One company introduced a new way to track and manage anonymously the occurrence of asthma—via a GPS device in an inhaler. This method would look at how often asthma inhalers were being used and where they were being used on a map. This information could be viewed on a computer or a mobile device to show if asthma symptoms were being controlled and where asthma symptoms were most likely to arise
And another provided different ways to use dashboards and data sets to support research. As one example, a map was used to mark the areas where child poverty was high in counties around the country, to note the availability of HHS federal assistance grants in those areas, and to show locations of nearby hospitals providing acute care.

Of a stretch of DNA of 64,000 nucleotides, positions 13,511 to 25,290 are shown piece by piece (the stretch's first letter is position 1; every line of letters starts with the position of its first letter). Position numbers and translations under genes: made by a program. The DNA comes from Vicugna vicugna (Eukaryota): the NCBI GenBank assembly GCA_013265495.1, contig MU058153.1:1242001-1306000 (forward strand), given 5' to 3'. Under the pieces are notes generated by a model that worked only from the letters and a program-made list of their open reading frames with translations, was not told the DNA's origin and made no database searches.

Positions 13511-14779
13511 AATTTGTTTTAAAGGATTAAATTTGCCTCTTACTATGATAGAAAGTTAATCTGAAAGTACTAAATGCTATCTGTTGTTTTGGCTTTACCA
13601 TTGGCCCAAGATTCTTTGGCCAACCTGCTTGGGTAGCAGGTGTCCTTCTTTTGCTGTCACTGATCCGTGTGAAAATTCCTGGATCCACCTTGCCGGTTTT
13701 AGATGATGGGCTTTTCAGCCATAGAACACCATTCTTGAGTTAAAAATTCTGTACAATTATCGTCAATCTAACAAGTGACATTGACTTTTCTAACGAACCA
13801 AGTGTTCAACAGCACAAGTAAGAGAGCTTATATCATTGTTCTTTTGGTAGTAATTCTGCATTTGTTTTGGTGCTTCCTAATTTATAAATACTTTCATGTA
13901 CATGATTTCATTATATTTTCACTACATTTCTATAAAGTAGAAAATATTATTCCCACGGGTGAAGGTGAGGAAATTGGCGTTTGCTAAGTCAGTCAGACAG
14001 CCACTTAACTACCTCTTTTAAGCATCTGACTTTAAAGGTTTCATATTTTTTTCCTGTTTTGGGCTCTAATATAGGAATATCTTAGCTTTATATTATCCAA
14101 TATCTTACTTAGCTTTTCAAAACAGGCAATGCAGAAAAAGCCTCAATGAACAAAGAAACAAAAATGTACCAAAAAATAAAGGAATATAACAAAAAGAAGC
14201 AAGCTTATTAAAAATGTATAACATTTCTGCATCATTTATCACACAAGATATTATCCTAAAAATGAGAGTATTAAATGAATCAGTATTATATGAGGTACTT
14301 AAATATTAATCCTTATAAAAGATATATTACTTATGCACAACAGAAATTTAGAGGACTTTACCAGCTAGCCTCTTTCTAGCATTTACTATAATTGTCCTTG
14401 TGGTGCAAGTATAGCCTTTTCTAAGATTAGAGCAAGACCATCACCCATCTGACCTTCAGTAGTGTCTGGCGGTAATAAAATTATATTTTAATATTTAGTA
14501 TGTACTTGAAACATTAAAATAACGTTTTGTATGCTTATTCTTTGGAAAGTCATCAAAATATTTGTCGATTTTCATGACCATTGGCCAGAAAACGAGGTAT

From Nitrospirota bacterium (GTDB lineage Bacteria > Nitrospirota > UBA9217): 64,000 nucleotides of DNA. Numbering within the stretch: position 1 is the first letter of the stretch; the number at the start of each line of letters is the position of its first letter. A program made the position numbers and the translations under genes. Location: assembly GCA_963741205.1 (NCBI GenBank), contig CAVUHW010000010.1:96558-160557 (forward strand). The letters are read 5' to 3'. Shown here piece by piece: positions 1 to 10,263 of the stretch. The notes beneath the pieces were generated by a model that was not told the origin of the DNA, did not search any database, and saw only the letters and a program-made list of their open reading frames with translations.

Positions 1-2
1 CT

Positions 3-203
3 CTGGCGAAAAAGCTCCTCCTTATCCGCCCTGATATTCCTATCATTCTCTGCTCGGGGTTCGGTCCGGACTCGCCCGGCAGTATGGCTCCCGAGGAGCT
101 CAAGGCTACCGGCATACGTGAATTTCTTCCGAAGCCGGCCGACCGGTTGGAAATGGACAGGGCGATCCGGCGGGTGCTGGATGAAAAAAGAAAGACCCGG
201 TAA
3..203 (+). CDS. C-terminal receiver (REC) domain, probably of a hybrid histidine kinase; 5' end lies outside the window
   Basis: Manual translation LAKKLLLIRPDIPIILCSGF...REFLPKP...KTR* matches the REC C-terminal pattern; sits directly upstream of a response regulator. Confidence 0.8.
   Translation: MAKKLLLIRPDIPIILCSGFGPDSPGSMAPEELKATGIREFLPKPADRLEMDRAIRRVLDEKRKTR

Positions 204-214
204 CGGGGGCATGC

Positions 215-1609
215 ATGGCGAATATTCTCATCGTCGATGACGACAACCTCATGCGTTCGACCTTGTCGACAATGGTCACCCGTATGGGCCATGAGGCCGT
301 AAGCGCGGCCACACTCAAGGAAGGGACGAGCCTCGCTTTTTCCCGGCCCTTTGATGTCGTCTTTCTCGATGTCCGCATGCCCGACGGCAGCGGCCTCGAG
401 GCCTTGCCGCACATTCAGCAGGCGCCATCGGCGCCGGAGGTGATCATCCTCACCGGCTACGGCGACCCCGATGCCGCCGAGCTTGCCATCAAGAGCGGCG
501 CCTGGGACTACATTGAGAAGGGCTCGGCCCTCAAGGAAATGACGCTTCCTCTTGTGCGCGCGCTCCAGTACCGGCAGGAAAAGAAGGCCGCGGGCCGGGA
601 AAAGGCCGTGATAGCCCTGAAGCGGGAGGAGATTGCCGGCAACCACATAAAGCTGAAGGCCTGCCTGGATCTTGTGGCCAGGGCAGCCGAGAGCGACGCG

And who said data can’t be fun? A new social networking online game, called Community Clash, was launched at the meeting to help learn about available health data, according to its creators. It permits two players representing two communities to duel with their cards over such topics as rates of obesity, death by motor vehicle, exercise, or smoking. Conversation is encouraged afterwards through channels such as Twitter or Facebook.
This is only the beginning, Corr said. "HHS is not controlling, choreographing, or paying for the development of these applications.”
“Our role simply is to supply high quality, free community health data, and then let you—the innovators—take it from there," he said.